Hearing loss generally develops slowly over many years; the effects become apparent only gradually. This makes it difficult for those affected to recognize that they are actually suffering from a hearing impairment. Relatives, friends or colleagues are often the first to realize that something is wrong.
Relatives, friends or colleagues are often the first to realize that something is wrong.
However, there are clear signs that your hearing is not entirely as it should be. Perhaps you find it difficult to understand phone conversations clearly?
Does your family complain about the volume when you are listening to the radio or television? Do you find it difficult to follow a conversation in a restaurant or when there is a lot of noise in the street around you? Do you often feel exhausted after family celebrations because listening is such an effort? Do you hear better when you are able to look at the person talking to you?
All these are typical signs of a hearing impairment. But don’t worry; hearing loss is not something simply to be endured. You can – and should – do something about it.
Many people find it hard to come to terms with the idea of wearing hearing aids. They put off the decision and only do something about it when the problems associated with poor hearing simply become too much for them.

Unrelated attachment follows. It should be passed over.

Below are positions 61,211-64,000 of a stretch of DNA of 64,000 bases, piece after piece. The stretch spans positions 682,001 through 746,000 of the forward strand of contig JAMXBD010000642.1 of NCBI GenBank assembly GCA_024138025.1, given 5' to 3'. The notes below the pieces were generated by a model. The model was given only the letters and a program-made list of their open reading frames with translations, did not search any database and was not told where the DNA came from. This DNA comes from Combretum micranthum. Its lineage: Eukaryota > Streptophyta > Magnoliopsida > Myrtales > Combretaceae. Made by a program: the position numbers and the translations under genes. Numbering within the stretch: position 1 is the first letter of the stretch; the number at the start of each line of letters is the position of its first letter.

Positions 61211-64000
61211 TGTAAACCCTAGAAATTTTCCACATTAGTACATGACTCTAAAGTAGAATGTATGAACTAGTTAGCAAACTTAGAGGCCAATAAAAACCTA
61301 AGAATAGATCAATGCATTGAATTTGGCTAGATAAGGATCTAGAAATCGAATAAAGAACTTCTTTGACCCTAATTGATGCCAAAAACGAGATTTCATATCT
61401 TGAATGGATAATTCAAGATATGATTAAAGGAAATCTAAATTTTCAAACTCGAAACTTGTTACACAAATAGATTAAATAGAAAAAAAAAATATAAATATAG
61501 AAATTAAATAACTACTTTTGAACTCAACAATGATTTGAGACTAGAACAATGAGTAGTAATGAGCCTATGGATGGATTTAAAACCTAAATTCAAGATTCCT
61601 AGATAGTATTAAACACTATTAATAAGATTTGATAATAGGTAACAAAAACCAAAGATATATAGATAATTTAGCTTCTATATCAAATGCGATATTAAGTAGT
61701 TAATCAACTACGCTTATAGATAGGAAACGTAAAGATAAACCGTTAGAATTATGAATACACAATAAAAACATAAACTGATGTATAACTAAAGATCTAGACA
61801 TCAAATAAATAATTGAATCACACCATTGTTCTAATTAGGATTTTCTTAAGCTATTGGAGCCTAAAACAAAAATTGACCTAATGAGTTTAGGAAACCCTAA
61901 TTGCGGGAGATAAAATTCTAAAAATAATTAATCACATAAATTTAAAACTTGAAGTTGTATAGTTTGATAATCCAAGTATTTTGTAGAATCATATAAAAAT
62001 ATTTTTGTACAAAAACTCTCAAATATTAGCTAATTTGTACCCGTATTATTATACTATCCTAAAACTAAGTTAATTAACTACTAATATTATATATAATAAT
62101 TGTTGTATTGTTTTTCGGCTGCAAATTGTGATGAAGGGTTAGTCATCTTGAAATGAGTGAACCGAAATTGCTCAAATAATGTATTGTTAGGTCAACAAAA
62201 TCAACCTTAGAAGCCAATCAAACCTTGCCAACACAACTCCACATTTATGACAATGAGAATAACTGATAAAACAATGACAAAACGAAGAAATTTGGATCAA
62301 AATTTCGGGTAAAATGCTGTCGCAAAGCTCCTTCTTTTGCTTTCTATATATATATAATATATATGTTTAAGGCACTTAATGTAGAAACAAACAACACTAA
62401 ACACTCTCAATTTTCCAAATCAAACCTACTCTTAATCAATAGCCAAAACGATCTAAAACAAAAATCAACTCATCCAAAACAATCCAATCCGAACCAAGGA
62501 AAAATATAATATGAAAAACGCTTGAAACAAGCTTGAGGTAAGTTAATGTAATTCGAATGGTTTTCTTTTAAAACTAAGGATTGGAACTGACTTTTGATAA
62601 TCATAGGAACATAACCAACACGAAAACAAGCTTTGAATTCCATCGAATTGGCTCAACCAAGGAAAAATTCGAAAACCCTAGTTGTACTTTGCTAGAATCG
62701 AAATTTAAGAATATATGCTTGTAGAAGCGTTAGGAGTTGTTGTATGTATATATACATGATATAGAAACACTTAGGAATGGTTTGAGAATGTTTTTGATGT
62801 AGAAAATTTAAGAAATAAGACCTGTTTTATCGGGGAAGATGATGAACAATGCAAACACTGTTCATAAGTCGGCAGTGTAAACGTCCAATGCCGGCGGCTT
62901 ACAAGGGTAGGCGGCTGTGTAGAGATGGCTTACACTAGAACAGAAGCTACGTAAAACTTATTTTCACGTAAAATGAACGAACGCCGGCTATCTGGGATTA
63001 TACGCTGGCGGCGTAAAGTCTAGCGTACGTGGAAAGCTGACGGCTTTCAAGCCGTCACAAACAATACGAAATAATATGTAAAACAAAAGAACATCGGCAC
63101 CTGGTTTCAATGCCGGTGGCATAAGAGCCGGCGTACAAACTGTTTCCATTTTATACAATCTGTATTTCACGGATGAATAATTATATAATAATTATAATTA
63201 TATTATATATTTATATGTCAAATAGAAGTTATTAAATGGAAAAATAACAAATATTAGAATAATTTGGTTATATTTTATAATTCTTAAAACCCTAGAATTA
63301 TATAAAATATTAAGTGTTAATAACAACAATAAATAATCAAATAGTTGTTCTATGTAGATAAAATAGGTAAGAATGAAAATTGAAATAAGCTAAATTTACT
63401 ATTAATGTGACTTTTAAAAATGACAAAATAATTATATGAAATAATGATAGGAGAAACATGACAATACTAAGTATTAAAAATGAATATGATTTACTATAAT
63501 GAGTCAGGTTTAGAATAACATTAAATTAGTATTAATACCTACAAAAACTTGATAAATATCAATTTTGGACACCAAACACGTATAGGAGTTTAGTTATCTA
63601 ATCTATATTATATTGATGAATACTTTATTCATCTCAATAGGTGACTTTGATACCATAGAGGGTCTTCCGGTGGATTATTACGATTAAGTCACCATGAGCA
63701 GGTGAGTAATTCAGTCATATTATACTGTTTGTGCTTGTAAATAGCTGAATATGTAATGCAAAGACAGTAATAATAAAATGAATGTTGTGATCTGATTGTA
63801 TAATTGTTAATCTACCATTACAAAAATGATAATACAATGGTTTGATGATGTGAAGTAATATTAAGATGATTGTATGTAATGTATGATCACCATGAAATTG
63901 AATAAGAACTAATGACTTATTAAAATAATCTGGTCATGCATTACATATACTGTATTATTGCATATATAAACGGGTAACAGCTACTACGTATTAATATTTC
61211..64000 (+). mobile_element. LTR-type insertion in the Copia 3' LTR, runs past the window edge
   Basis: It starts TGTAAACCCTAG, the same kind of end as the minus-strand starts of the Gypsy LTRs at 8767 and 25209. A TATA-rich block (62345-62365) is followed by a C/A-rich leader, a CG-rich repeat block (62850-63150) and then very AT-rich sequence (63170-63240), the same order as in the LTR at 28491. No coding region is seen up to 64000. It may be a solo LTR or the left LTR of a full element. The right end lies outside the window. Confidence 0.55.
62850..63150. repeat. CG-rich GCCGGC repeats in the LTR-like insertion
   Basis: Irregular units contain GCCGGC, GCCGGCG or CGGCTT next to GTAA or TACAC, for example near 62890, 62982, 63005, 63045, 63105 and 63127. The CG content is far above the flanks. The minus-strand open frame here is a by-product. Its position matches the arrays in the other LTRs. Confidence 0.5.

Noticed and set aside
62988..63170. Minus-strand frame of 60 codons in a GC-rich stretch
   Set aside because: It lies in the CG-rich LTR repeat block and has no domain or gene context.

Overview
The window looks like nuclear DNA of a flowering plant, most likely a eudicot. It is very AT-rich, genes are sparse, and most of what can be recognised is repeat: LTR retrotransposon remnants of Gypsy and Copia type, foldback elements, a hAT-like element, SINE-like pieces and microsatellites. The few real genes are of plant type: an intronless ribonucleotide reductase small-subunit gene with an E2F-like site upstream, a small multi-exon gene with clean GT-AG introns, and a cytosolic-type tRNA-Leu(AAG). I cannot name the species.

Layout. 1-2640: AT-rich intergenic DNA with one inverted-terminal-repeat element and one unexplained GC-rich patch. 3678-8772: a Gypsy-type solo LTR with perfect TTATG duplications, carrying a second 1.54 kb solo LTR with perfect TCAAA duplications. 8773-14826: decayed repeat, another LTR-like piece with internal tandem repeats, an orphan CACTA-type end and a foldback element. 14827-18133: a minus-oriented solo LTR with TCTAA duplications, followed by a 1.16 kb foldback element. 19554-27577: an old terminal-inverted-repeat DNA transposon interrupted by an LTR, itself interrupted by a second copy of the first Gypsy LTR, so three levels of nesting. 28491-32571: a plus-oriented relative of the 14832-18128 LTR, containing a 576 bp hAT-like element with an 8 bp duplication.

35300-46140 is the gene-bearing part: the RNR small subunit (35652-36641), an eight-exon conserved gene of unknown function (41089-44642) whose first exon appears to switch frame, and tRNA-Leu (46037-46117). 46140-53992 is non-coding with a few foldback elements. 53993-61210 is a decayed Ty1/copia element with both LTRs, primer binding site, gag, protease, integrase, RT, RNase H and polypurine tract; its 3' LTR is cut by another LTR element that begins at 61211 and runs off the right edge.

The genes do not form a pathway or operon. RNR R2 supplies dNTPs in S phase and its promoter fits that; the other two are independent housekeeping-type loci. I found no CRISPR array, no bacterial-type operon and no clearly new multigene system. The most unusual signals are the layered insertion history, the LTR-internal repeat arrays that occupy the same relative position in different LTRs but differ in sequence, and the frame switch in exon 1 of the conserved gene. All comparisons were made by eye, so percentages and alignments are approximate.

Still, the earlier you do something about hearing loss, the better. Even when hearing is just starting to deteriorate, hearing aids help to maintain neural pathways in your brain responsible for hearing all the sounds around you. The longer you put off hearing aids, the harder it will be for you to get used to them when you do finally wear them, and more importantly, the more you’ll miss out in life.
Diminished understanding of speech
Trouble communicating with others
Less willing to embrace the unknown
Declining job performance
Lack of acknowledgement by others
Irritability, stress, depression
Withdrawal from social life, isolation
Hearing impairments can occur in all parts of the ear; dysfunctions of the outer or middle ear can generally be treated with medication or surgery. However, a good 80 % of all hearing impairments are caused by dysfunctions of or damage to the inner ear. Today, modern hearing aids can compensate for most inner ear damage.
However, no two cases of hearing loss are the same. Most often people with a hearing impairment are unable to distinguish soft tones and high-pitched sounds and have difficulties hearing sounds such as whispers, children’s voices or birdsong.
With hearing loss, it is often difficult to understand speech. What is not sufficiently appreciated is that the individual’s emotional and mental state may also be affected by the erratic and disrupted communication patterns caused by hearing loss. A person with hearing loss is four times as likely to manifest psychological disturbances than a person with normal hearing. There is also evidence that hearing loss can exacerbate the behavioral picture of patients with Alzheimer's and other cognitive disorders, affecting memory, alertness, and general ability to cope, beyond the expected limiting factors of the disorder without the presence of hearing loss.